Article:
Author: Phi

Investment lessons from Ed Thorp

Here I summarise the financial market lessons imparted by Ed Thorp in his book “A man for all markets”. My first three sections cover his views on investing, risk and market inefficiencies. My last two sections describe the hedge fund strategies Dr Thorp employed as well as his views on hedge funds in general.

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Life lessons from Ed Thorp

I summarise Dr Ed Thorp’s practical wisdom and valuable life lessons given in his book “A man for all markets”. The topics covered are those which I find particularly interesting as a Philosophical Investor. Dr Thorp often repeats and expands on the same ideas as they relate to various events of his colourful life.

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A man for all markets – Ed Thorp

Dr Ed Thorp, born in 1932, tells his incredible life story. After starting out as an American mathematics professor, he soon became a very successful quantitative hedge fund manager as well as a blackjack and roulette player. Dr Thorp describes the insights he came to while putting his theories to work. He imparts valuable advice on a broad range of topics, including his approach to investing, managing market risk, investing in hedge funds, and how to protect and generate wealth for the long term.

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Testing for investment skill: Benchmark or peers?

It is not possible to refute the existence of skilful investors, as explained in my previous post. So, can we test whether there are investment managers with skill by analysing their investment returns? Investment performance can only be judged on a relative basis. The two candidates to evaluate performance against are either a peer group or a defined benchmark. We consider the merits of both.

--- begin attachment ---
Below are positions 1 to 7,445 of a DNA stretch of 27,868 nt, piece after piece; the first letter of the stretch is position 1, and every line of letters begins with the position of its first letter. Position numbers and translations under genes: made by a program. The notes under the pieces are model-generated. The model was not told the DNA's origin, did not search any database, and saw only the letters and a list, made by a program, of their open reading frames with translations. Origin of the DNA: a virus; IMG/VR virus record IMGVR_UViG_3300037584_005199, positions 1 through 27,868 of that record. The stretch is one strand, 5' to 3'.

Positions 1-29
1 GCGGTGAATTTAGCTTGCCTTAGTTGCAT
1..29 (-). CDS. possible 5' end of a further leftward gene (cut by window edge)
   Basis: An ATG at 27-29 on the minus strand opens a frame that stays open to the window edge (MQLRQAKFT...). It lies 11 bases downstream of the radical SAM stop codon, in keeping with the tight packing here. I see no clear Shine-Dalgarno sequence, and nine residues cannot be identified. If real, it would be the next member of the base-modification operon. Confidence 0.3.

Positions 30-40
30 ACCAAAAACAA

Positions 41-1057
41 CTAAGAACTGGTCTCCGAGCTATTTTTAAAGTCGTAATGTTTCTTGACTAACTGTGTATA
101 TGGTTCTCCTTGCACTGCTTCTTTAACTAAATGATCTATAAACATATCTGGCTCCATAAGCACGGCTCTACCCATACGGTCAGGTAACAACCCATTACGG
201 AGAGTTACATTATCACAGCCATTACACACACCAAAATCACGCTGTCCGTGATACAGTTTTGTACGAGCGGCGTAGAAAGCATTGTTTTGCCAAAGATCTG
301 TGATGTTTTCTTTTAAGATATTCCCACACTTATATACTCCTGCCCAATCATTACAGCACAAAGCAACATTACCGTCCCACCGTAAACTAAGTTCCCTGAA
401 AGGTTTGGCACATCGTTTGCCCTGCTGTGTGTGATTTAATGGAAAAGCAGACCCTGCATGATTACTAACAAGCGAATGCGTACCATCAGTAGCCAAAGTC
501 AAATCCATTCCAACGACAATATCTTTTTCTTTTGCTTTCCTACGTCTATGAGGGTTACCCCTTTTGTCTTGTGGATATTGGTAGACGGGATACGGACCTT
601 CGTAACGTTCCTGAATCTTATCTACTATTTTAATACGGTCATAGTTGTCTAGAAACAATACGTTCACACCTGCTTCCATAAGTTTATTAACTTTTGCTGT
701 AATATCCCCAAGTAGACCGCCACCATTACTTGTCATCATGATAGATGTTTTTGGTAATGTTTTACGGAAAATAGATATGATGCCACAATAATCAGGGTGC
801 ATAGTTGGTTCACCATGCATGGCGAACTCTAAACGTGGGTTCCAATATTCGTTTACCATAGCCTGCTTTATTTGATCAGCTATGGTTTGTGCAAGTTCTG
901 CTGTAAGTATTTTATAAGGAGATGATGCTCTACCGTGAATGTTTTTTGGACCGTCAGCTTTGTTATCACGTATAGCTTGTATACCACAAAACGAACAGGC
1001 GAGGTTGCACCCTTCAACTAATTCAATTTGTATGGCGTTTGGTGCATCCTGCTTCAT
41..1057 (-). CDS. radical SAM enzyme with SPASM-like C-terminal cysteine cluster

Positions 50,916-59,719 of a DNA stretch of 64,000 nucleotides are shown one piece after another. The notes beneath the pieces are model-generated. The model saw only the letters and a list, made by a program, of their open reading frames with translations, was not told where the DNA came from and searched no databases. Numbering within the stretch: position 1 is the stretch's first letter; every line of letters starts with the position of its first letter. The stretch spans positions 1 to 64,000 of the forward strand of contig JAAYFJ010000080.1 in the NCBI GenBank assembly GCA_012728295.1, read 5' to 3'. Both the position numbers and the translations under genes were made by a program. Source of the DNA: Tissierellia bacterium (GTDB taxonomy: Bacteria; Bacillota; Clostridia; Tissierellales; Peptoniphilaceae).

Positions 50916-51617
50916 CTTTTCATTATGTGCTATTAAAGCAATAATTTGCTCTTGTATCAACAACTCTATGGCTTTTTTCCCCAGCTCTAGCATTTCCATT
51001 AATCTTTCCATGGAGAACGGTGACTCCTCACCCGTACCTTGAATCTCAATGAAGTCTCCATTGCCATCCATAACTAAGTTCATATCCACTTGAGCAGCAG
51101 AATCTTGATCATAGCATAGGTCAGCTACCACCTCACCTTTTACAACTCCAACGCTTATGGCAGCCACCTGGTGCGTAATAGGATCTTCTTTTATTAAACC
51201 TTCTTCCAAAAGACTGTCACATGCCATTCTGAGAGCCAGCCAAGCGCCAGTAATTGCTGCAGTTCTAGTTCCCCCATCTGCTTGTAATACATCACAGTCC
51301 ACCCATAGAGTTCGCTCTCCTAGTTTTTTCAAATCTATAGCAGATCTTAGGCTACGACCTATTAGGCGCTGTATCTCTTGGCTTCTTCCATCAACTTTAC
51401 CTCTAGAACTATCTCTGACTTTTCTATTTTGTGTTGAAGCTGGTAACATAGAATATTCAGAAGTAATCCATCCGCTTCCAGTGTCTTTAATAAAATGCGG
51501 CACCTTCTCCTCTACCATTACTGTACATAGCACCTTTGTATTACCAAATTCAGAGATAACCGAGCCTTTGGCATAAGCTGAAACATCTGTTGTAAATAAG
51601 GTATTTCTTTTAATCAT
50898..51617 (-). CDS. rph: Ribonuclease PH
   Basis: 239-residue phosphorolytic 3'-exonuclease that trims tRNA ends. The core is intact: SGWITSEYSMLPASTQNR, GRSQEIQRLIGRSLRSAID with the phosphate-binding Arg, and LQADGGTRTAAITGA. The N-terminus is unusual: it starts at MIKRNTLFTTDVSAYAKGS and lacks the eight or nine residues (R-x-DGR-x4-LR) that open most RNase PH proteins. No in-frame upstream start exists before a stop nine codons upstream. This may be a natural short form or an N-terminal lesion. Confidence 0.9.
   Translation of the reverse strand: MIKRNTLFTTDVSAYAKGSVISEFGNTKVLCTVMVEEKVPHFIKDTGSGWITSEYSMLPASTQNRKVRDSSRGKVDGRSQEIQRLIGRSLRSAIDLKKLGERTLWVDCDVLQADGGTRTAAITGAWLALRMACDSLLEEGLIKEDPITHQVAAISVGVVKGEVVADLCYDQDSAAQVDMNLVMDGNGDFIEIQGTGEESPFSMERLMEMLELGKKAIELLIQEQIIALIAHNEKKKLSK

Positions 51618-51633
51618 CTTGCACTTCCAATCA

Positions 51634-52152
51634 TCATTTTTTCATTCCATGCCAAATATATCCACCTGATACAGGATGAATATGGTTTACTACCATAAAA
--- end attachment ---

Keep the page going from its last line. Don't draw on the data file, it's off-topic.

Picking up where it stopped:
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Evidence for irrational traders

Irrational traders know the fundamental value of a security, but rather than basing their trading decisions on this, they base it on their expectations of how other market participants will behave. Here we discuss experimental evidence demonstrating this irrational behaviour. We consider bubbles and IPOs as real life examples.

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Who are the deluded investors? Probably you and me!

Deluded investors are foolish market participants who are uninformed but transact in financial markets with the delusion that they are informed. They would trade actively in an attempt to outperform when a security is mispriced according to their analysis. Deluded participants are, however, wrong in believing that they know the fair value of the security.

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Irrational investors trust in greater fools

We have classified market participants into five types. In this post we describe the irrational investors or traders in more detail. As explained before, the irrational traders are the market participants who are informed, but still transact although they understand that they are buying securities above fair value or are selling securities below fair value. Even so, they believe that their strategy will lead to outperformance.

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